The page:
News | War of the websites

Government spends $50,000 on Google keywords; students respond with their own website

On November 11, a day after thousands of students took to the streets to protest impending tuition hikes, the Quebec Ministry of Education launched a new website advertising the merits of the increases.

Within 24 hours, a group of anonymous students created their own site, arguing against the increases, which will levy an extra $325 a year extra for five years – amounting to $1,625 by 2017 – starting in September.

The government’s website, quebectuitionfees.com, argues, “[A tuition fee] increase is necessary to continue to ensure the quality of teaching and guarantee the value of a university degree.”

The website includes graphs breaking down personal costs for students, promotional videos, and a section on keeping education accessible through loans, financial aid, and other programs.

The ministry reportedly spent $50,000 on Google keywords to ensure that the website appears first in results of Google searches. Some of the keywords purchased include the acronyms of anti-tuition hike student organizations such as FEUQ (Fédération étudiante universitaire du Québec) and FECQ (Fédération étudiante collégiale du Québec), as well as words like “strike” and “manifestation.”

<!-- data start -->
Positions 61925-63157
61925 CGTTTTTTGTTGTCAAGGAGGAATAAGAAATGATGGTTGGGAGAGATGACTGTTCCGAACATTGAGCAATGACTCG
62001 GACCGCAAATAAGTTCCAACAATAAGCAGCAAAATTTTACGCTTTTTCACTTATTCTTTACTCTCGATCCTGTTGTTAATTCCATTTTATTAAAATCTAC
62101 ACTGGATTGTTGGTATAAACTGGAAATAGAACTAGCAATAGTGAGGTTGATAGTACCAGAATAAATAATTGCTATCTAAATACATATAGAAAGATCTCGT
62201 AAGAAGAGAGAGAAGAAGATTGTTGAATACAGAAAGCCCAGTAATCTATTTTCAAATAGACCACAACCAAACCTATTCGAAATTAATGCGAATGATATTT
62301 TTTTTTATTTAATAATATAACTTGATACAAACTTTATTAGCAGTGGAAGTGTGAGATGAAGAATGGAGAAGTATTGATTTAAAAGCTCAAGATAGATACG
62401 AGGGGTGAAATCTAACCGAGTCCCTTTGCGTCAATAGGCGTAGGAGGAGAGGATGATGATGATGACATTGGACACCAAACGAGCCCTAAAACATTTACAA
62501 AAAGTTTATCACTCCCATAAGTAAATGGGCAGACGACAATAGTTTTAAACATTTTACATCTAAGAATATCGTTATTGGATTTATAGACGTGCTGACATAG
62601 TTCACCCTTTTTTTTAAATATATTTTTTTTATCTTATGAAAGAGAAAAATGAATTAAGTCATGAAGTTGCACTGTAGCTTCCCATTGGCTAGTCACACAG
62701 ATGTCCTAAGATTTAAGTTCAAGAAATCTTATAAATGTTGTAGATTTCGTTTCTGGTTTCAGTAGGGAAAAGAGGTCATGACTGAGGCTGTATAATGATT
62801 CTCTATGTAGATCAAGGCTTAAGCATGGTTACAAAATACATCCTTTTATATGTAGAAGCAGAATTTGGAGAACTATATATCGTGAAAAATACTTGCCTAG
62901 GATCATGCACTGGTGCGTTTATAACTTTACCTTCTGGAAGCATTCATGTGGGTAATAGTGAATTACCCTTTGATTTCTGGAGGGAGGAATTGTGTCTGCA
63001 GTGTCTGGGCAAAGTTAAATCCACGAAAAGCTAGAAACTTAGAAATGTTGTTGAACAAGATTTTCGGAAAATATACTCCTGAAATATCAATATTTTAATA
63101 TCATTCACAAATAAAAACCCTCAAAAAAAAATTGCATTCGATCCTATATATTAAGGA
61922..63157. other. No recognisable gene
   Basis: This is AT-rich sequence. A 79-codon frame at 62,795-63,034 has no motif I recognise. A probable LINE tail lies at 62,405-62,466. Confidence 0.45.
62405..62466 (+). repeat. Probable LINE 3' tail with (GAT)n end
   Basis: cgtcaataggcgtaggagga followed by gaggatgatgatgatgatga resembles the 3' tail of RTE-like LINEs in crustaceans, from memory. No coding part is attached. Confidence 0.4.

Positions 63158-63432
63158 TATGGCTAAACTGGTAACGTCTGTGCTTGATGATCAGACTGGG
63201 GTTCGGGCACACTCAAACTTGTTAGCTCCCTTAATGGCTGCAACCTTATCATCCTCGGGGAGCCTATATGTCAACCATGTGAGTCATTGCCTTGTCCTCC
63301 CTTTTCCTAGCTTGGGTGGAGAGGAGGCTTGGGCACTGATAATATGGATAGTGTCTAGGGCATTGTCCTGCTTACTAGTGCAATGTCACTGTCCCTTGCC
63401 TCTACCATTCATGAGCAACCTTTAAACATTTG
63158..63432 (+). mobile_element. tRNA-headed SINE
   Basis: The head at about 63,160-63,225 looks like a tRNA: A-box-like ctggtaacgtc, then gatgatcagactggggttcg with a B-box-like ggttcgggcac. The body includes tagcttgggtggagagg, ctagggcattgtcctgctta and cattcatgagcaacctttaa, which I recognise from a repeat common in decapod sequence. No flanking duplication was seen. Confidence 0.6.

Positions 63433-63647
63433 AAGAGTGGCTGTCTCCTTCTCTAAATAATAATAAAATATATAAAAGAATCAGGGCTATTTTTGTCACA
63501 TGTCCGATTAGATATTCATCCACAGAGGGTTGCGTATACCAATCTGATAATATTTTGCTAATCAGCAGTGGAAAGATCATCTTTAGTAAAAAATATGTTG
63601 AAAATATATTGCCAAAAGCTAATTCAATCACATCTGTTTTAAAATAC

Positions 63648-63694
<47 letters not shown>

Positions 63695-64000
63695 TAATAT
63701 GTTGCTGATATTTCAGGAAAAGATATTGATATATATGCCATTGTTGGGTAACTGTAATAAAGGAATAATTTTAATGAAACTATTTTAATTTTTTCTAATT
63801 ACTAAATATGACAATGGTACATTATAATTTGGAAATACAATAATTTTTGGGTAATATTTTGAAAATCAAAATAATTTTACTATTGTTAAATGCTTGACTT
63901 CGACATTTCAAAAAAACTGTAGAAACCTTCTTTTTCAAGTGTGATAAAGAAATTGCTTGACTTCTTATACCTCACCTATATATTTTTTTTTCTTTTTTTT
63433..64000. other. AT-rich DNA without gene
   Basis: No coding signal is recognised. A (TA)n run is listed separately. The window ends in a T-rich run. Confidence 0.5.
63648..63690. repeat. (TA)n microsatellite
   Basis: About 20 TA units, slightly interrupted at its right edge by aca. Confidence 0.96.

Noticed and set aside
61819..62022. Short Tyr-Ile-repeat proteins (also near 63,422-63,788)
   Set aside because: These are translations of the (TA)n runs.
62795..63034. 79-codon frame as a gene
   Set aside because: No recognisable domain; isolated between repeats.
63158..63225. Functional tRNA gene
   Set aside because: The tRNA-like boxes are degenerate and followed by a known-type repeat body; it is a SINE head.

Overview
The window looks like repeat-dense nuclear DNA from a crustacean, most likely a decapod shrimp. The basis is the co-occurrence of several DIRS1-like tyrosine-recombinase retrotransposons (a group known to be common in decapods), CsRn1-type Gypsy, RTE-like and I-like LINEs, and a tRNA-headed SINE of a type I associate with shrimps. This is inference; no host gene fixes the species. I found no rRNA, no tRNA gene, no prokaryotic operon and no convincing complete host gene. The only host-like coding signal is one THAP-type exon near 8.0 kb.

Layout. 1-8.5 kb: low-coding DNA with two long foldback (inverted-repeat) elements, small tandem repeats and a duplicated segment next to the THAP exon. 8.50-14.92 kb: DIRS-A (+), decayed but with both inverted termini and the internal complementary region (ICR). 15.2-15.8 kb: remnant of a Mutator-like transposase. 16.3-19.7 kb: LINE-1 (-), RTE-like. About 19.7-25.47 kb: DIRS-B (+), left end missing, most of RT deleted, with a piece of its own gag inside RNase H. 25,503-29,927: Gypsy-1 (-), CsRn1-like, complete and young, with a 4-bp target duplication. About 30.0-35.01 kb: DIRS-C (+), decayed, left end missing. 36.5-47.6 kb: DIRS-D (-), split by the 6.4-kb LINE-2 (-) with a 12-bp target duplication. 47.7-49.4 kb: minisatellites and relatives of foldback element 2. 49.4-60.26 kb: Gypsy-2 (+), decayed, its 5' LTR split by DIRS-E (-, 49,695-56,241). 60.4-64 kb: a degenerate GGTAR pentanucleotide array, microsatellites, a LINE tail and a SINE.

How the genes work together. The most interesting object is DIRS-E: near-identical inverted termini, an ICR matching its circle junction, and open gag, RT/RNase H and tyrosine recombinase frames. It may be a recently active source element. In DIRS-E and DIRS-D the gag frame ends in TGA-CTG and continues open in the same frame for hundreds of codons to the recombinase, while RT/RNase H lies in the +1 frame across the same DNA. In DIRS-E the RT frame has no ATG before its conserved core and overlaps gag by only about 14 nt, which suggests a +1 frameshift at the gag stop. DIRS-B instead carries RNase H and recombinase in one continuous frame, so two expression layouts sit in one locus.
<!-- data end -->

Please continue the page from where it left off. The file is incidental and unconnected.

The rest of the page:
Martine Desjardins, president of FEUQ, confirmed that the organization knew that the website was being planned.

“The worst thing was actually the key words that they bought,” she said. “It’s not ethical. We think it’s the wrong way to send a message to the population, instead of having a debate with students and the population about whether or not it’s right to raise tuition fees.”

SSMU VP External Joël Pedneault said, “[The fact that] the government has been spending tens of thousands of dollars on a PR campaign…really insults people who have to work a job and study and take care of other commitments.”

The address of the students’ anti-tuition hike website, quebectuitionfees.ca, is nearly identical to that of the government.

Responding to the statements on the government’s website, the site claims, “The $1,625 tuition increase has nothing to do with the quality of teaching or the value of a university degree.”

It goes on to state, “this website has been made available on-line in response to the disinformation campaign led by the Quebec Ministry of Education – who, by the way, just spent $50,000 of taxpayer money buying Google keywords to push propaganda.”

Pedneault said, “It’s really important for people to counter the information that the government has been putting out.”

However, he had doubts about its influence on the tuition hikes themselves. “I don’t think it will be enough to really tip the balance and get the government to back down,” he said.

“The government is rolling out a PR campaign,” Pedneault continued. “The tuition hikes battle is far from over.”

The Ministry of Education could not be reached for comment at press time.


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